Scala & Kolacny Brothers at O2 Shepherd’s Bush Empire
Scala & Kolacny Brothers wowed the crowd at 02 Shepherd’s Bush Empire last night with their incredibly bizarre and hauntingly beautiful renditions of acclaimed rock and indie songs. This band seems limitless, and very versatile; they have tackled a wide range of music, from Metallica to Alanis Morissette. Last night, Rammstein’s Mutter and Marilyn Manson’s The Beautiful People were in the mix, which was just so thrilling. The choir were able to add something extra to the songs, changing them completely, whilst keeping the emotional wrench and grind that those songs are famous for; the female chorus definitely added an eerie quality to the songs – and just when you thought Manson and Rammstein couldn’t get any creepier!
Scala & Kolacny Brothers are an indie-rock choir, comprised of Steven and Stijn, and Scala – their all-girl choir. Steven plays the piano whilst Stijn conducts the choir. The brothers usually work with 30-40 singers aged 16-26 at a time.
Last year was a big year for Scala & Kolacny Brothers; they conquered the United States and Canada with a major tour. This year boasts equal success and they are on the road again. The crowd was surprisingly diverse, a mix of classical music lovers, (after all, Scala & Kolacny Brothers are rooted in classical and are both classically trained) and younger generation fans – rock lovers who we suppose were curious to see how a choir could possibly handle the lyrics of “angst-ridden” musicians such as U2 and Radiohead, amongst others!
Radiohead’s moving ballad, Creep, was the catalyst of their success. Director David Fincher approached the band with a request to use their song in his upcoming movie, The Social Network. Their cover of Creep was perfectly suited to the trailer of the movie – suddenly their music was accessible to the masses, bringing them a great deal of attention. However, only two thirds of the hall last night was full, which was a huge surprise.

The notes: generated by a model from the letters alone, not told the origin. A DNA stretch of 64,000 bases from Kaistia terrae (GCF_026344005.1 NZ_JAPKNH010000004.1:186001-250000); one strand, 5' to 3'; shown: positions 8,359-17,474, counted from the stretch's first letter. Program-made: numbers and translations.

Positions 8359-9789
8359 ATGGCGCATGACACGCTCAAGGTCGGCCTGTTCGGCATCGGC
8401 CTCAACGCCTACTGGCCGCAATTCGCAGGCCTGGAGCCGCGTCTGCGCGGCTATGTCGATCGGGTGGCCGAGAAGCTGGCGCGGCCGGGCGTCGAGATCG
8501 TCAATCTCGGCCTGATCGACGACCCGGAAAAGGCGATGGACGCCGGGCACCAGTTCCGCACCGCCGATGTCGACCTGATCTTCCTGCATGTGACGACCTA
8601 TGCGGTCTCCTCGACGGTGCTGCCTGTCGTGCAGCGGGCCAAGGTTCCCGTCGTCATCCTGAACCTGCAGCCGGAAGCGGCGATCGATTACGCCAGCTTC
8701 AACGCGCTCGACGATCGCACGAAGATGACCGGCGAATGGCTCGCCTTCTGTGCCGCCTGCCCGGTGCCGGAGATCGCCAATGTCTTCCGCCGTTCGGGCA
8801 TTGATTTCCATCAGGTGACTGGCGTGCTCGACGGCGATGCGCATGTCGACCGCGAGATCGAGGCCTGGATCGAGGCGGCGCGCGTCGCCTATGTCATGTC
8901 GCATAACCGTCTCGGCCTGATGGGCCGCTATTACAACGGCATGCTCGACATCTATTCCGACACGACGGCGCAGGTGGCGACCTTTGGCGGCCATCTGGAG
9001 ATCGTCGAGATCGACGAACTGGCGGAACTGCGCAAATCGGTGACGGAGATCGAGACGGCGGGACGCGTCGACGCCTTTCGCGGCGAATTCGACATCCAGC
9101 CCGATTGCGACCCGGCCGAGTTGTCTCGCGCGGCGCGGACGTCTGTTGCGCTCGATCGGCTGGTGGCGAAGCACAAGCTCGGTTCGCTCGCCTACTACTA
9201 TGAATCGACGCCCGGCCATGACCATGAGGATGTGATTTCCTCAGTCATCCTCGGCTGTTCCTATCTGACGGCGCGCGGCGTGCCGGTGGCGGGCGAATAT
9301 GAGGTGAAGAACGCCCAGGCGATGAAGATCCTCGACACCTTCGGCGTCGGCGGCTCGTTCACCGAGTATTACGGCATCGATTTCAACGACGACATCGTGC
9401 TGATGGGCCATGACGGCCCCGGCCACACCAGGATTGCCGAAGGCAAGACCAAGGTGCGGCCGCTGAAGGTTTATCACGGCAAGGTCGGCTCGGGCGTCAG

Before the show, the stage was flooded with red lights, and on the left stood a black piano. When the choir appeared, they were wearing black witch-like outfits. We were amazed when several members of the choir started dancing; the music was intense and dramatic, a deep almost demonic drum drone. Short films were projected in the background that were very well made and had sinister undertones. The imagery used was very “dark” imagery, associated with the macabre: clowns, wolves, skeletons, ghosts and a girl in black in a deserted field lost and alone; it was moving and almost sad. The performance felt like a huge installation, the choir was in formations for a lot of the show, moving seamlessly, as though floating.
The piano was often the sole accompaniment to the voices. However, the most exciting songs incorporated drum machines, sequencers and synthesizers; the trace-like minimal beats built a heavy atmosphere, and the songs were beautifully sung in harmony to the music.
Rock and indie music works well for this choir, because the hearts of the songs are often very black and emotional, and the female voices of the choir add a certain melancholic touch. Scala & Kolacny Brothers brought new dimensions to the songs – their version of Metallica’s Nothing Else Matters could be classical music! Other influences include the dark electro-pop of Goldfrapp and Depeche Mode, and the brooding mini-symphonies of Massive Attack.
Meanwhile, their live act has evolved into a multimedia experience that features the aforementioned custom-made video projections, animation, light shows and electronic sampling. The girls’ headset mics allowed them to move freely onstage.
The evening was one of many surprises, it was a fantastic performance and the brothers spoke warmly to the audience throughout the show so it felt very intimate. All in all: a unique show, orchestrated perfectly.
For further information and future gigs visit Scala & Kolacny Brothers’ website here.
Listen to Scala & Kolacny Brothers cover Radiohead’s Creep here: